Barbara Jane Reyes just posted a great, thought-provoking post on literary activism over at Harriet Blog. I recommend reading it! I wholeheartedly agree that more documentation of readings and literary events needs to happen. I used to scramble on YouTube, looking for poetry performances to show students. I think Hilda Weiss over at Poetry.LA does an incredible job of documenting readings at dozens of diverse venues all over Southern California. Here’s an interview I conducted with her over at cratelit.
BJR also mentions her aversion towards conferences for important discussions/topics, specifically women of color publishing and visibility. I agree for the most part, thinking about my last experience at an academic conference. Though I think that conferences sometimes can be a good jumping off point, and a good way to meet folks and see where folks from different communities overlap. Hmm, I suppose it depends on the conference.
Speaking of readings, I’ve hosted/participated/attended in a few the past week. The first at Back to the Grind, a local coffee shop in Riverside, for high school students in an after-school creative writing workshop series I co-taught with my colleagues, Kamala Puligandla and Angel Garcia. Our students read some wonderful stories and poems though I wish we spent more time on performance. Many of them became really interested in performance and theater towards the end of our workshop, but we didn’t have time to cover everything. This is good to note for next time. This workshop was really my first engagement with Riverside outside of the MFA, and I was pleasantly surprised to see so many high school students who were and weren’t in our workshop at the reading.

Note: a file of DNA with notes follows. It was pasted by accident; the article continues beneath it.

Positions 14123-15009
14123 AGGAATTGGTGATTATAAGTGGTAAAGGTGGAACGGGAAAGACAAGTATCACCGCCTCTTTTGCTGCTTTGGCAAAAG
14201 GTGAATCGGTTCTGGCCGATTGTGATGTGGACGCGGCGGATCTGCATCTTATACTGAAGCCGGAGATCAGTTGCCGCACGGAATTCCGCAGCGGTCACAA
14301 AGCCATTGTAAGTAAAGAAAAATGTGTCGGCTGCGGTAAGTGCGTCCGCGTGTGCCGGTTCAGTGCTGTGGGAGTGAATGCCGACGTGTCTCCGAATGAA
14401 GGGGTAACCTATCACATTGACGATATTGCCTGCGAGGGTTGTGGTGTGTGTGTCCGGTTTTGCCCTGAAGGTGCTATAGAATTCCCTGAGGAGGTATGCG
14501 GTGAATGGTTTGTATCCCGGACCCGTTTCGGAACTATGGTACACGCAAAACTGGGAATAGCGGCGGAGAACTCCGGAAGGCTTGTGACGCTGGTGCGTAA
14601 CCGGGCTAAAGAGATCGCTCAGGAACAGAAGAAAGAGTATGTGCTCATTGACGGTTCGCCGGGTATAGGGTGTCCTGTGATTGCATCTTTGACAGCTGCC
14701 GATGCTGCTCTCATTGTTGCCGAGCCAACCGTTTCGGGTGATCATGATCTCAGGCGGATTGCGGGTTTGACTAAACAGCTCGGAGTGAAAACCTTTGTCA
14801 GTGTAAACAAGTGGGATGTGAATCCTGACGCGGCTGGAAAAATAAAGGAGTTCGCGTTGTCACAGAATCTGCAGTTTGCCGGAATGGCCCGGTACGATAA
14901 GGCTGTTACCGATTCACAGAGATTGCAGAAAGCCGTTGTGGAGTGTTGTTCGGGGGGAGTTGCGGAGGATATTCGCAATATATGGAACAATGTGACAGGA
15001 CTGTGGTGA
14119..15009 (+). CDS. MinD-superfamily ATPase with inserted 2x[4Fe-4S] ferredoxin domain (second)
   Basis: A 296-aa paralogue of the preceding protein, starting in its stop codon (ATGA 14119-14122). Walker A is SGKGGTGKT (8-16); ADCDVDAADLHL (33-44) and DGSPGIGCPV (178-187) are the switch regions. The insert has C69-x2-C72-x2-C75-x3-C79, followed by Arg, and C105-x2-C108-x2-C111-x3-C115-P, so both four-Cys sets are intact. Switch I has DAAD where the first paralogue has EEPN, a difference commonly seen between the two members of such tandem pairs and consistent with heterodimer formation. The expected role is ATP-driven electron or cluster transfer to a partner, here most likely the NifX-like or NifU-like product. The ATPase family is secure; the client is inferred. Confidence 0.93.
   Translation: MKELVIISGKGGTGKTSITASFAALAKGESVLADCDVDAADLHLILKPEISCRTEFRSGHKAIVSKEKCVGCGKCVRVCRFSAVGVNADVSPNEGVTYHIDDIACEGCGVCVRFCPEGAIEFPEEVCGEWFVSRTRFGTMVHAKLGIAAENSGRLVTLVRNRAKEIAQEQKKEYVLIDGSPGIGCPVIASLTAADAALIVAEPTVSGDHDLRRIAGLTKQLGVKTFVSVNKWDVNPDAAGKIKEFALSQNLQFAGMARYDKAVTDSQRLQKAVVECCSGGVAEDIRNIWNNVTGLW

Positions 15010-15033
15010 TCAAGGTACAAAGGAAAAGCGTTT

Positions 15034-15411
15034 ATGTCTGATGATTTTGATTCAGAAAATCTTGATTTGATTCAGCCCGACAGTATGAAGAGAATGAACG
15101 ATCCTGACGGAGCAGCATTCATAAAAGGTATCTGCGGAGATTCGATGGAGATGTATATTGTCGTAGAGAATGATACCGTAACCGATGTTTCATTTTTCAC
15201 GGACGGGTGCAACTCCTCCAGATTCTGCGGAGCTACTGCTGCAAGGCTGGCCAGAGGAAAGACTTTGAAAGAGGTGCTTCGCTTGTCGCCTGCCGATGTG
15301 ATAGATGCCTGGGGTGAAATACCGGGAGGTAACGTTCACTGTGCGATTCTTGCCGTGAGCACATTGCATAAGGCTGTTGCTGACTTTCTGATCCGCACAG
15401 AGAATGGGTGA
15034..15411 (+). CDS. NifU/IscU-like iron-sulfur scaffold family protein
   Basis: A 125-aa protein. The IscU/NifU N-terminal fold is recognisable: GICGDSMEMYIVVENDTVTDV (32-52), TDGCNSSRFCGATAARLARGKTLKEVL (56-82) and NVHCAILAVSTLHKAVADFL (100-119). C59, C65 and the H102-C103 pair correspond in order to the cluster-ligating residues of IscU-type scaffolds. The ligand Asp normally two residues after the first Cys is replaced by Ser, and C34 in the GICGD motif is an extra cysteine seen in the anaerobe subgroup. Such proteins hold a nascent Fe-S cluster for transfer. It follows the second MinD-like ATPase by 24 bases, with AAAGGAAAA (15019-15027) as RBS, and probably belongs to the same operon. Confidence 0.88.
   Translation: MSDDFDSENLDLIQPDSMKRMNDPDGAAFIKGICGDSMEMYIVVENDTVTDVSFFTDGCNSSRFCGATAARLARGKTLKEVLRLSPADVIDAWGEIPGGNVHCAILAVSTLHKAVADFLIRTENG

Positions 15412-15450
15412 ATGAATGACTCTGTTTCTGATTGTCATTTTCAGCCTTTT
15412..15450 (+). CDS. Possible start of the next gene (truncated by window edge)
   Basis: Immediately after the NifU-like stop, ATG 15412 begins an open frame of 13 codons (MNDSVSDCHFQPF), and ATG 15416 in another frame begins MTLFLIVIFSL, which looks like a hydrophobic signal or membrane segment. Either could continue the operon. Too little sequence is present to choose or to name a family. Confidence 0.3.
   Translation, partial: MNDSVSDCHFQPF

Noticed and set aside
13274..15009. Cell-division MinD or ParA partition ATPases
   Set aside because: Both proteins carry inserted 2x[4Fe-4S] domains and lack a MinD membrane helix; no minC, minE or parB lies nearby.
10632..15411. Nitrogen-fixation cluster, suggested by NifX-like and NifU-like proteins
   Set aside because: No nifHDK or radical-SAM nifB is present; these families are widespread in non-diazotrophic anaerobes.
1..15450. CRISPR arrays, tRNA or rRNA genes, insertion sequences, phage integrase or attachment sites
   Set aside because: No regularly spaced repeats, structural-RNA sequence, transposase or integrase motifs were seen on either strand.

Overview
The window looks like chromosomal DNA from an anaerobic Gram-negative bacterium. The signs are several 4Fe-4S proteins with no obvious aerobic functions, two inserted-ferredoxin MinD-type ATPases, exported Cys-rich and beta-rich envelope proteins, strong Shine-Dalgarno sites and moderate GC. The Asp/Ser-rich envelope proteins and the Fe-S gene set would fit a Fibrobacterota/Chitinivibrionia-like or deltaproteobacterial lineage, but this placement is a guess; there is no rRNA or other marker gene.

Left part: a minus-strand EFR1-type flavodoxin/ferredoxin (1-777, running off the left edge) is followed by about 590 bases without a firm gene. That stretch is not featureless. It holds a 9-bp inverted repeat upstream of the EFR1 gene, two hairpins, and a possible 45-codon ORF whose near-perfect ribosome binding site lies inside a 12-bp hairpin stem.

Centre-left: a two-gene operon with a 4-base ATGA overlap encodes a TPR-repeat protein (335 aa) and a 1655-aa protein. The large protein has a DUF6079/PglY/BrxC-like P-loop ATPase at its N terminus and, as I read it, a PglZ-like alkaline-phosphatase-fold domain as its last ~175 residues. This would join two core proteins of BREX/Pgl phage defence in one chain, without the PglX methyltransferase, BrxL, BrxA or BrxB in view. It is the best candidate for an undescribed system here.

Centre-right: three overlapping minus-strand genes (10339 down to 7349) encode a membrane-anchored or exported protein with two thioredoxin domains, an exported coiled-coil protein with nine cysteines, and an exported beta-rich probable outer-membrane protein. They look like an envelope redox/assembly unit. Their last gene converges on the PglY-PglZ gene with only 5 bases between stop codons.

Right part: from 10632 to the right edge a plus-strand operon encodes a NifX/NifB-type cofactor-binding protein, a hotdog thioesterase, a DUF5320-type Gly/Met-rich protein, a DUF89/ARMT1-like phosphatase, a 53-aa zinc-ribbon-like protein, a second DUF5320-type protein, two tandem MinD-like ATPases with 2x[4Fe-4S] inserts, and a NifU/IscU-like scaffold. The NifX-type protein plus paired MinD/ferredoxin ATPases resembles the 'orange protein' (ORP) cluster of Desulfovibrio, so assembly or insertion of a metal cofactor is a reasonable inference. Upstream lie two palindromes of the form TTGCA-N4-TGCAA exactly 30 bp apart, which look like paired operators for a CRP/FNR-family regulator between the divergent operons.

I read at Skylight Books, one of my favorite L.A. bookstores, last Sunday with a group of MFA’ers. It was truly an honor reading there. Some of my PEN and MMIX friends came by to support, and it was wonderful seeing them since I no longer live close by. Skylight was podcasting the event, and I’ll share the audio once it’s made available.
Lorna Dee Cervantes gave an incredible reading yesterday afternoon at UCR. She read from Emplumada and Drive: The First Quartet (five books in one!), which was great since I’m quite new to her work. I bought Drive and I’m excited to read it! She read a poem riffed from Robert Hass’ advice to “know the names of things,” which was a beautiful catalog poem dedicated to immigrants “everywhere anytime.” Her reading definitely sparked some poems.
I’ll be posting NaPoWriMo poems here occasionally, but not daily, as I’m posting poems on a collective private blog. I hope you all are writing your ass off!